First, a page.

So when we talk about if Gatorade is gluten-free, it’s important to get specific about which Gatorade product you’re checking.
Per the PepsiCo website, most Gatorade products do not contain gluten. This includes Gatorade Ready-to-drink, Gatorade mixes (bulk and sticks), G2 products, Recover Protein Shakes, Prime Energy Chews, and Gatorade Endurance products. However, none of these products have been tested and confirmed to be gluten-free (which is a requirement for using a gluten-free claim on the food label).
Here’s the thing, you don’t need a gluten-free claim for something to be considered gluten-free. If you’re shocked by this, definitely check out my FREE USA Food Label-Reading Class where I break this down in detail.
But to summarize it: in research done on products that appeared to be gluten-free solely based on the ingredients, they found that over 95% of all products met the FDA definition of gluten-free. And the <5% that didn’t contain higher risk ingredients like oats. Again, if you want to learn more about that study and why gluten-free claims aren’t always necessary, check out my TOTALLY free USA Food Label-Reading Class.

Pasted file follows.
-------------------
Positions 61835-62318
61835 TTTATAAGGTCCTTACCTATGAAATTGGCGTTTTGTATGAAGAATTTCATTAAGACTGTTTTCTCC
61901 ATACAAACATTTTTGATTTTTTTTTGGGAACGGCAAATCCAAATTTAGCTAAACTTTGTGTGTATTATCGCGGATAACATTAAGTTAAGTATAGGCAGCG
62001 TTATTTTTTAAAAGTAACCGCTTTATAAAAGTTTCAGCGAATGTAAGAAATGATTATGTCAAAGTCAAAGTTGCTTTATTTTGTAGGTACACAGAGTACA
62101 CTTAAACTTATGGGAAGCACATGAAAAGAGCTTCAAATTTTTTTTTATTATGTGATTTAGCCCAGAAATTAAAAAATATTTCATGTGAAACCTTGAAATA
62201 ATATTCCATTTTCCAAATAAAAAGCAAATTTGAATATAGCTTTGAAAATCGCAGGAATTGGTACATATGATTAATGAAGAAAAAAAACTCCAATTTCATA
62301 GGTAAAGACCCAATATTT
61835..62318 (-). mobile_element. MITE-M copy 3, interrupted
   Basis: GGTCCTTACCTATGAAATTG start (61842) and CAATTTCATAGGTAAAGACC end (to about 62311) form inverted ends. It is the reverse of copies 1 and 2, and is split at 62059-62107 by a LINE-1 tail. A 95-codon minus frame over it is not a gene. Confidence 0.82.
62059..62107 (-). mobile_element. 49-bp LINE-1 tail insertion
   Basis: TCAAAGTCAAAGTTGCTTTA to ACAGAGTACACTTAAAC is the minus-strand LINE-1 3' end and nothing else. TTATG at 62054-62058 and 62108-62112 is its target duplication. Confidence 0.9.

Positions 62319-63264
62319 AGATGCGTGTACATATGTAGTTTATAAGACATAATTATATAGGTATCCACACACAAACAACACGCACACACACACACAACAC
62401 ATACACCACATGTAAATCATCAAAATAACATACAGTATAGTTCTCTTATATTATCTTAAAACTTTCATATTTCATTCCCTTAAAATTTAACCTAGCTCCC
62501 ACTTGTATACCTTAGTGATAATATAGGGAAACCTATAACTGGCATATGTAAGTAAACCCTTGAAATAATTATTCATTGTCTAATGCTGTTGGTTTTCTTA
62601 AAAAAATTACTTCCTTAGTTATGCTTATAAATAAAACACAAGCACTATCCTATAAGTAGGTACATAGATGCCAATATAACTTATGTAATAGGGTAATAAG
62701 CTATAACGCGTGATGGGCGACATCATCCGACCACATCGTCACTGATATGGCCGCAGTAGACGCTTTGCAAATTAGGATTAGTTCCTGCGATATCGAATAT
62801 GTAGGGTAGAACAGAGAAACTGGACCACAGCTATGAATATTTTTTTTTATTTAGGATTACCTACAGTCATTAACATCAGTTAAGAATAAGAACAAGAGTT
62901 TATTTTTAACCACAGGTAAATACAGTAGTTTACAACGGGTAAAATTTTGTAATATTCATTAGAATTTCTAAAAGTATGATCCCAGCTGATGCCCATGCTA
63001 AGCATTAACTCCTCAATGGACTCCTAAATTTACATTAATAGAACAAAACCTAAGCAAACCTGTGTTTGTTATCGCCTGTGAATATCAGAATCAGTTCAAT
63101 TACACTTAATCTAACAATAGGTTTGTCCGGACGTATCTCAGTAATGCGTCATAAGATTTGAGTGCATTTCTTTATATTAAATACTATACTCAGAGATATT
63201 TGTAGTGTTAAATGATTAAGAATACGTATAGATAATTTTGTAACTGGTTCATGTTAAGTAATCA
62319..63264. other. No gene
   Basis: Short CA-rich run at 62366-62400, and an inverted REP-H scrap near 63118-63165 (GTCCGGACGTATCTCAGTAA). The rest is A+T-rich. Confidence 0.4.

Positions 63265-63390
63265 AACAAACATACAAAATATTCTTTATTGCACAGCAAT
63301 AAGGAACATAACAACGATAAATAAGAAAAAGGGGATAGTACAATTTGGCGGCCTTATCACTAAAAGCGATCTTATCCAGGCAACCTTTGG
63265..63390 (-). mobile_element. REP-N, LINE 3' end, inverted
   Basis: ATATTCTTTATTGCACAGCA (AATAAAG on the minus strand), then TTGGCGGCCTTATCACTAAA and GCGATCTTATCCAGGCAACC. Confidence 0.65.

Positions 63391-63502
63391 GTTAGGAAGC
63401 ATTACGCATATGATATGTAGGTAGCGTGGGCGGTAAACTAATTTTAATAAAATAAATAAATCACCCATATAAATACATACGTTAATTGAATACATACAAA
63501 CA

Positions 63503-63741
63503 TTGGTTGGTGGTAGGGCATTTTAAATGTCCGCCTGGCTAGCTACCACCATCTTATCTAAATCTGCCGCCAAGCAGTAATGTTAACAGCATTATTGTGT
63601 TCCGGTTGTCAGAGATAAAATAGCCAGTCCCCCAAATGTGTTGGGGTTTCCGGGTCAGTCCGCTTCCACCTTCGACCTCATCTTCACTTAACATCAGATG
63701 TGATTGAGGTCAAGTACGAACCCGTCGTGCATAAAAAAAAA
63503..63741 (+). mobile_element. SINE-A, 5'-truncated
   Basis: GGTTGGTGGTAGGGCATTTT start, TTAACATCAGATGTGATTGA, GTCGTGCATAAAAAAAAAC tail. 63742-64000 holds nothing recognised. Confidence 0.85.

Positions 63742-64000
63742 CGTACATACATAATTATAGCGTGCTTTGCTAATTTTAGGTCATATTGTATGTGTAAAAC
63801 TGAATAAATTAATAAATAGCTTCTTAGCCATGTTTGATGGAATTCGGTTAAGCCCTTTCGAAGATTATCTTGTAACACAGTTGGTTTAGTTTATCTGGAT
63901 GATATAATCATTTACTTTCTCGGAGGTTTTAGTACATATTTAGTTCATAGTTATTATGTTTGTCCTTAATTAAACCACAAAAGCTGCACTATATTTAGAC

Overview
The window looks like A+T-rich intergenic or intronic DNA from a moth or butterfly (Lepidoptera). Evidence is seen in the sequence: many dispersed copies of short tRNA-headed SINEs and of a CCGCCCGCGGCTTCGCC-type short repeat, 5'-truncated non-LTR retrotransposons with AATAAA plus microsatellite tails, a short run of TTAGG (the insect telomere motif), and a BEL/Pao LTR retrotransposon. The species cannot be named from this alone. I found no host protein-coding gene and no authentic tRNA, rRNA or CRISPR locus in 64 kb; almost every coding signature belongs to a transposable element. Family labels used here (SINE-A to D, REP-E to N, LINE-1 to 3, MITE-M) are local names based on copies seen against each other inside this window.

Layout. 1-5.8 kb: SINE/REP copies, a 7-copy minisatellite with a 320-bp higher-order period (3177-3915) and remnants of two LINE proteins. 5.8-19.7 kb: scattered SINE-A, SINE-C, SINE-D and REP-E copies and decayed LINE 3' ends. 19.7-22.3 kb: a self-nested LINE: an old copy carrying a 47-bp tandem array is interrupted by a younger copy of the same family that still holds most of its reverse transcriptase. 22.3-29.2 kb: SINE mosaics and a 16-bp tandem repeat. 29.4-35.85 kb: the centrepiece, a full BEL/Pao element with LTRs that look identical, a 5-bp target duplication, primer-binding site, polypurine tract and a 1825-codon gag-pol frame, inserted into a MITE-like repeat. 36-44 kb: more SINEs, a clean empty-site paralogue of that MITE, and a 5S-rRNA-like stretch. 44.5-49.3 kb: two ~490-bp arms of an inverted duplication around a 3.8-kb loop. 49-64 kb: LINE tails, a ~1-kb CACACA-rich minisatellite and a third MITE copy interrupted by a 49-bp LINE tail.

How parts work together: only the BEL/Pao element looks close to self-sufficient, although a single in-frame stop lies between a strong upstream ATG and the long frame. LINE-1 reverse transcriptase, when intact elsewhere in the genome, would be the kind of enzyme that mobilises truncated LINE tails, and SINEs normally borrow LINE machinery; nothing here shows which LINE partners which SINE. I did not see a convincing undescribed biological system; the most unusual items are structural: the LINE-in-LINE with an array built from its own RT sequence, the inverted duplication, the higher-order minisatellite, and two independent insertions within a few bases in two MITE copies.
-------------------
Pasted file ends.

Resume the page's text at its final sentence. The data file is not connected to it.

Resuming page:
So in this case, I would consider Gatorade Ready-to-drink, Gatorade mixes (bulk and sticks), G2 products, Recover Protein Shakes, Prime Energy Chews and Gatorade Endurance products all to be gluten-free.
However, Pepsico does note that there may be a risk of cross-contact with the Recover Whey Protein bars. And they also note that the Prime Nutrition Bars may have ingredients with gluten content. In this case, out of an abundance of caution, I would advise you to avoid these products unless Pepsico says otherwise.
Getting into the weeds here, I already stated Gatorade Ready-to-Drink is gluten-free BUT I think it’s helpful to dissect the food label to help give you an idea on why we’re not worried about these products.